[an error occurred while processing this directive]
BBC News
watch One-Minute World News
Last Updated: Wednesday, 13 December 2006, 15:04 GMT
The press in Saudi Arabia
Saudi press graphic

Saudi Arabia's 26m citizens have more than a dozen daily newspapers to choose from, most of them published in Arabic, with a few in English.

Overall, the Saudi media scene supports around 130 publications.

All newspapers are privately owned, but their publishers and editors are appointed or must be approved by the government. Papers based in Saudi Arabia have to obtain a royal decree to operate. Although in principle there is no legal restriction on freedom of expression in the kingdom, censorship is strict, and criticism of the government and Islam is automatically barred.

Editors and journalists are aware that any expression of opposition to or criticism of the government in general, and members of the ruling Al-Saud family in particular, is not accepted or tolerated.

This constitutes the most difficult challenge facing journalists in Saudi Arabia, where every word is monitored and scrutinised in a heavily censored atmosphere. Papers are directly or indirectly controlled by a member of the ruling family, or by people close to them.

Recently the Saudi government has attempted to appear less in control. Newspapers have reported on previously taboo subjects such as political, economic and educational reform, women's rights, corruption, and religion.

Saudi papers are also becoming increasingly willing to report on and condemn terrorist acts perpetrated by Islamic militants at home. In addition, criticism of US policy towards the Muslim world and the Middle East has been more apparent since the US-led invasions of Afghanistan and Iraq.

Saudis prefer to get their newspapers from the local newsstands every day, whereas companies tend to buy subscriptions. The Al-Watan daily reported in February 2004 that Saudi newspaper sales have fallen to record lows and that papers are experiencing distribution problems.

At the same time the number of internet users in Saudi Arabia has surged, thus enabling increased online access, although the authorities are known to block hundreds of thousands of websites they deem unsuitable.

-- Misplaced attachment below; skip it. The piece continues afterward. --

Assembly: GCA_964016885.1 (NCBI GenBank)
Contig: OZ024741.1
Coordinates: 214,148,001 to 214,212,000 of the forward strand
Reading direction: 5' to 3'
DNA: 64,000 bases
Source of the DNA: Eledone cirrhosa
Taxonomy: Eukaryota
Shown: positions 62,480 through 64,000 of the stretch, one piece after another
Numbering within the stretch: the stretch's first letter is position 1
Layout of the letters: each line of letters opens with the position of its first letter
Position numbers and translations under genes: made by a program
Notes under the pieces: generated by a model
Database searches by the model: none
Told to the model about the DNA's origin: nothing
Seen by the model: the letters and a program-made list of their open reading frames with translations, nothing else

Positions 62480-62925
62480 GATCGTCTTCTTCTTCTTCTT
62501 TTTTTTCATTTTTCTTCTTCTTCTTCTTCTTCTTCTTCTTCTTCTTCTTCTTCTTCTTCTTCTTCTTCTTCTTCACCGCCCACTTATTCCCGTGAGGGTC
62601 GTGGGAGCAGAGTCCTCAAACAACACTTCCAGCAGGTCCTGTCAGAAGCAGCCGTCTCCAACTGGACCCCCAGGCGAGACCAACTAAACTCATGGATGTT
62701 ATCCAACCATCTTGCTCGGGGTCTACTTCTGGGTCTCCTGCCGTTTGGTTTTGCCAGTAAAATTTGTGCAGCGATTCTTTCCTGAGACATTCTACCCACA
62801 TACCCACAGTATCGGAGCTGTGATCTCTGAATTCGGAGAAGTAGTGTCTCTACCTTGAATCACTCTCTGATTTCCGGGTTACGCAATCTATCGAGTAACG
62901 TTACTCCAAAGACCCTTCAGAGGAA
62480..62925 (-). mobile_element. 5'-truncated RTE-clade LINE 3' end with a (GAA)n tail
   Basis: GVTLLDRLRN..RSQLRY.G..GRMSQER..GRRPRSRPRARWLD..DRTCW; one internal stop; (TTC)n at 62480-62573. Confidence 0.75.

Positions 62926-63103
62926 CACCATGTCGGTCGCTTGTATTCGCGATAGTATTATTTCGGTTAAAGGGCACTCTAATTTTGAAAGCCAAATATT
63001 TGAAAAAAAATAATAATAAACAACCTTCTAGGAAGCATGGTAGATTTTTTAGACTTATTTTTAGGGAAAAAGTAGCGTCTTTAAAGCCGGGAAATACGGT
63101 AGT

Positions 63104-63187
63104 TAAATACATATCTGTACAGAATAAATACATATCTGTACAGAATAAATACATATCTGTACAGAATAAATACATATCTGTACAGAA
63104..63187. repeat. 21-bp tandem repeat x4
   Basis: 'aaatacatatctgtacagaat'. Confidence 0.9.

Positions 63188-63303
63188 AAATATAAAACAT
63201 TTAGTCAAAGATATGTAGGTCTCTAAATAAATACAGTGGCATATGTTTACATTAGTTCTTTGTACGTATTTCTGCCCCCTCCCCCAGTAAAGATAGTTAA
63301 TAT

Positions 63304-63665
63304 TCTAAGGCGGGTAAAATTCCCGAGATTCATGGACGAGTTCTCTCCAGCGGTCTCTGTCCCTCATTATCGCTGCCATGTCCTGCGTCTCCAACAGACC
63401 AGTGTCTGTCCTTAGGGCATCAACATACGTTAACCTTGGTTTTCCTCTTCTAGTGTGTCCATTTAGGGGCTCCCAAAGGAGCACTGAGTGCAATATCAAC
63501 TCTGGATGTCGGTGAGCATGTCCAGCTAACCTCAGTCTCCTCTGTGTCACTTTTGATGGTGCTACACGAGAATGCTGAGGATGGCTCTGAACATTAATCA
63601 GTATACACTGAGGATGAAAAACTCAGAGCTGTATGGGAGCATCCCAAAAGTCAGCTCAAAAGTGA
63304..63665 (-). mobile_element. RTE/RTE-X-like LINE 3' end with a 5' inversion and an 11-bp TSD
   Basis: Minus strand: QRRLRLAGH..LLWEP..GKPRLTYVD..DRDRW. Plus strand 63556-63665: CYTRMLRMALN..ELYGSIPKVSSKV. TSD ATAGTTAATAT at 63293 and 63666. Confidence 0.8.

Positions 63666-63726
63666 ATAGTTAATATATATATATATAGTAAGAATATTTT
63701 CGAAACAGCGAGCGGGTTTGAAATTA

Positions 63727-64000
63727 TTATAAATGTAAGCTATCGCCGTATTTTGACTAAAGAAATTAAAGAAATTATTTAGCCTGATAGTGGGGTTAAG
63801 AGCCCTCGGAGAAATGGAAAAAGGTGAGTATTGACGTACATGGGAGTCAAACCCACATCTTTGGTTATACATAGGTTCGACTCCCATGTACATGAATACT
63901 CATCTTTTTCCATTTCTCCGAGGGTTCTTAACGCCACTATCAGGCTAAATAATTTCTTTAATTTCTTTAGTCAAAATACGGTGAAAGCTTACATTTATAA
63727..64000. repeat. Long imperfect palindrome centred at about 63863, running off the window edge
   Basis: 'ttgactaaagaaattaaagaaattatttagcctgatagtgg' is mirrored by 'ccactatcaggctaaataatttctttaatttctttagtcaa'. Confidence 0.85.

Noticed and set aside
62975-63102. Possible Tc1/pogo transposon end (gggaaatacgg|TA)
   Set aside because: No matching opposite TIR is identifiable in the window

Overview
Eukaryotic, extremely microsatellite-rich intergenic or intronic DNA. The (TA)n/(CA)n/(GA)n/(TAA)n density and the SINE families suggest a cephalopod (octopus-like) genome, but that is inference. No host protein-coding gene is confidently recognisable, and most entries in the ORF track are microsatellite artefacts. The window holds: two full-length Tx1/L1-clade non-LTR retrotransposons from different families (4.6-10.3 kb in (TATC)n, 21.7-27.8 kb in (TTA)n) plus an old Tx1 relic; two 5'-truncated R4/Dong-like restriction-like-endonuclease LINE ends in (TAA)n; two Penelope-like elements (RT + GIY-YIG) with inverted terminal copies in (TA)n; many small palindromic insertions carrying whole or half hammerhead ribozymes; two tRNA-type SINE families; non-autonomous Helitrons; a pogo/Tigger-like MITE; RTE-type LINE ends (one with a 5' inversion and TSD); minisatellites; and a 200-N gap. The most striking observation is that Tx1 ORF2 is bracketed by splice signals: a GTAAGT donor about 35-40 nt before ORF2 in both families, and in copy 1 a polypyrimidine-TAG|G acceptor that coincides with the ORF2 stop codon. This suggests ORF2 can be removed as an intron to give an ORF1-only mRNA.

Main papers

Al-Sharq al-Awsat

Circulation: 235,000
Based: London
Founded: 1978
Owner: Saudi Research and Marketing Group

Describing itself as the "international newspaper of the Arabs", Al-Sharq al-Awsat is printed simultaneously in Saudi Arabia, London and several other capitals. It is an influential paper which carries pan-Arab and international affairs with a network of 20 correspondents who provide it with world news, and a number of leading columnists. It targets readers in Saudi Arabia interested in a wide range of news and opinions through its Riyadh edition. Its main readership, however, is composed of Arab expatriates world-wide. Al-Sharq al-Awsat is currently the only Arabic newspaper to own the Arabic copyright for many international syndicates such as The New York Times, Washington Post, Christian Science Monitor and USA Today.

Arab News

Circulation: 110,000
Based: Jeddah, Riyadh and Dhahran
Founded: 1975
Owner: Saudi Research and Publishing Co.

Arab News was launched in 1975 as the first English-language newspaper in Saudi Arabia. It likes to see itself as breaking cultural barriers and unifying Arabs and non-Arabs alike in responding to their need for information. It covers news from Europe, America, India, Pakistan and the Philippines, as well as from Middle Eastern countries. It also carries local news, business news, sports and features.


Circulation: 166,650
Based: London
Founded: 1946
Owner: Prince Khalid bin Sultan bin Abdul Aziz Al-Saud